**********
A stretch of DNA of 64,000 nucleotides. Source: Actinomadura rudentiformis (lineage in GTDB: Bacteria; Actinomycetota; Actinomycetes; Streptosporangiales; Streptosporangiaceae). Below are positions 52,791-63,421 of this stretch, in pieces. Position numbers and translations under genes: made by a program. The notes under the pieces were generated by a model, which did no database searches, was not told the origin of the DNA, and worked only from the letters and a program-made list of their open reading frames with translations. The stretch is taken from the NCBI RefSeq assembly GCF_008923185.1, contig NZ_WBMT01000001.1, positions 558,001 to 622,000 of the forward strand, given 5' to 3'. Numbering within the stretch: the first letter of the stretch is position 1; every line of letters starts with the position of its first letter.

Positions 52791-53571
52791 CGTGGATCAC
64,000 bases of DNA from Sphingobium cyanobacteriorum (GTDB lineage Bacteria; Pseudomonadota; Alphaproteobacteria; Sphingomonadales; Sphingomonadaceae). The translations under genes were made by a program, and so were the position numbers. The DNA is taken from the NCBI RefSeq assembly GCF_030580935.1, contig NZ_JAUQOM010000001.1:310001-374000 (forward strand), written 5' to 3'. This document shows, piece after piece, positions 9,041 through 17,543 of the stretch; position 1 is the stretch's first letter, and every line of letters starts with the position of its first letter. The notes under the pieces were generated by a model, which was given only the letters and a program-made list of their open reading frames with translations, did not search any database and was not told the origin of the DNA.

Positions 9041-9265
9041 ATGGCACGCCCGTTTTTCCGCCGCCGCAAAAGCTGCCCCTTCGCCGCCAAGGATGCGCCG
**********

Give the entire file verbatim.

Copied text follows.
A stretch of DNA of 64,000 nucleotides. Source: Actinomadura rudentiformis (lineage in GTDB: Bacteria; Actinomycetota; Actinomycetes; Streptosporangiales; Streptosporangiaceae). Below are positions 52,791-63,421 of this stretch, in pieces. Position numbers and translations under genes: made by a program. The notes under the pieces were generated by a model, which did no database searches, was not told the origin of the DNA, and worked only from the letters and a program-made list of their open reading frames with translations. The stretch is taken from the NCBI RefSeq assembly GCF_008923185.1, contig NZ_WBMT01000001.1, positions 558,001 to 622,000 of the forward strand, given 5' to 3'. Numbering within the stretch: the first letter of the stretch is position 1; every line of letters starts with the position of its first letter.

Positions 52791-53571
52791 CGTGGATCAC
64,000 bases of DNA from Sphingobium cyanobacteriorum (GTDB lineage Bacteria; Pseudomonadota; Alphaproteobacteria; Sphingomonadales; Sphingomonadaceae). The translations under genes were made by a program, and so were the position numbers. The DNA is taken from the NCBI RefSeq assembly GCF_030580935.1, contig NZ_JAUQOM010000001.1:310001-374000 (forward strand), written 5' to 3'. This document shows, piece after piece, positions 9,041 through 17,543 of the stretch; position 1 is the stretch's first letter, and every line of letters starts with the position of its first letter. The notes under the pieces were generated by a model, which was given only the letters and a program-made list of their open reading frames with translations, did not search any database and was not told the origin of the DNA.

Positions 9041-9265
9041 ATGGCACGCCCGTTTTTCCGCCGCCGCAAAAGCTGCCCCTTCGCCGCCAAGGATGCGCCG